The Biological Weapons Convention (BWC) is an international treaty that was first signed in 1972. The treaty outlaws the development, production, and stockpiling of biological weapons. It also prohibits the use of such weapons in warfare. To date, the treaty has been ratified by 175 countries.

The BWC emerged from a long history of efforts to ban biological warfare. As early as 1874, the First Hague Conference convened to discuss ways to limit the use of new technologies in warfare. This included a prohibition on the use of poison bullets and other weapons that were considered to be “outside the laws of war.” However, these efforts failed to prevent the use of chemical weapons in World War I. In 1925, the Geneva Protocol was adopted in an attempt to ban the use of both chemical and bacteriological weapons in warfare. The protocol was ratified by nearly 60 countries. However, it did not enter into force until after World War II.

During World War II, Japan and Nazi Germany both engaged in research and development of biological weapons. These activities violated the Geneva Protocol and led to widespread public outcry. In response, the United Nations General Assembly passed a resolution calling for negotiations on a new treaty that would ban biological weapons. These negotiations resulted in the BWC, which was signed by most of the world’s nations.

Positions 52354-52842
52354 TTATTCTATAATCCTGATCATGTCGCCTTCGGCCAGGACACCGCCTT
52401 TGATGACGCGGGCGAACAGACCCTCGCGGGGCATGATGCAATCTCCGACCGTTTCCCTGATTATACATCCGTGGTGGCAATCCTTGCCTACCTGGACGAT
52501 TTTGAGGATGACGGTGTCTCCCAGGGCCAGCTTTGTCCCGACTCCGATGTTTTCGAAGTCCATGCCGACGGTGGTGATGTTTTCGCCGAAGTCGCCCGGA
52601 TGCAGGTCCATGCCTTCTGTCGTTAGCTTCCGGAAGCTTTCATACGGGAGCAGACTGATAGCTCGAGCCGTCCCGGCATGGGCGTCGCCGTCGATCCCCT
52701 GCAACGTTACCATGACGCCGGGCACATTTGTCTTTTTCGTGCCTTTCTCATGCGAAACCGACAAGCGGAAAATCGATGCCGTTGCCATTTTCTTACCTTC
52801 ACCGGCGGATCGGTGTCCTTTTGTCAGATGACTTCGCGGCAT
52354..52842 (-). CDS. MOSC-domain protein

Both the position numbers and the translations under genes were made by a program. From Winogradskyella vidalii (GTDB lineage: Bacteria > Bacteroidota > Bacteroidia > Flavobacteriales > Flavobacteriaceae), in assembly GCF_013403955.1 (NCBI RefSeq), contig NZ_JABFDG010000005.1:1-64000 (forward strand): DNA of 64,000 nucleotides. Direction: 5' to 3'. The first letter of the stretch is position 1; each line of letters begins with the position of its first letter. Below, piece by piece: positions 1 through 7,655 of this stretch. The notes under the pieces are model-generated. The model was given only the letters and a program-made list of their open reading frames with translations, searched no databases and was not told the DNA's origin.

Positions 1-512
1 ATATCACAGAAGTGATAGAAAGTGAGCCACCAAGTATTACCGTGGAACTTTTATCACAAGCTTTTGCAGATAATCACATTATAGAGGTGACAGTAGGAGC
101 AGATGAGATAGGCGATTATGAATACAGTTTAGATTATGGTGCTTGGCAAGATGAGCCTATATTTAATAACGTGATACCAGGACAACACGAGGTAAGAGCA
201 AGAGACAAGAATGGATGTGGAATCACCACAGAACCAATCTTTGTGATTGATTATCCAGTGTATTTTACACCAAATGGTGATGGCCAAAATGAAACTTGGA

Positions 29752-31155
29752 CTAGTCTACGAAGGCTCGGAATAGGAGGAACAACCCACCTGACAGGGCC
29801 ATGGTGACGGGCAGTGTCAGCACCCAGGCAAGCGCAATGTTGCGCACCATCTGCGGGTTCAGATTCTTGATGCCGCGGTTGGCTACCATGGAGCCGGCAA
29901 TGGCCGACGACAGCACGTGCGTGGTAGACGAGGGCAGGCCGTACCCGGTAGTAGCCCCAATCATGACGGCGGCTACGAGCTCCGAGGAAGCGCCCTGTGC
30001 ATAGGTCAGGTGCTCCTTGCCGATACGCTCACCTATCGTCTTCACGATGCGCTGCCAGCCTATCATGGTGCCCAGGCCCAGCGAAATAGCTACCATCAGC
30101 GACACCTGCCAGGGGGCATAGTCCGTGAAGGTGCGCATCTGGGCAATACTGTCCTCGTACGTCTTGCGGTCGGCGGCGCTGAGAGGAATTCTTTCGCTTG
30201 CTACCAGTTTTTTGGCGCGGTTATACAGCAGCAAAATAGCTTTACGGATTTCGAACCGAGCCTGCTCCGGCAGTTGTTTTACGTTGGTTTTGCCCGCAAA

Since its inception, the BWC has been successful in significantly reducing the threat of biological warfare. However, there are still some concerns about compliance with the treaty. In recent years, there have been several cases where countries have been accused of developing or using biological weapons. As a result, there is ongoing work to strengthen the treaty and ensure that all nations comply with its provisions.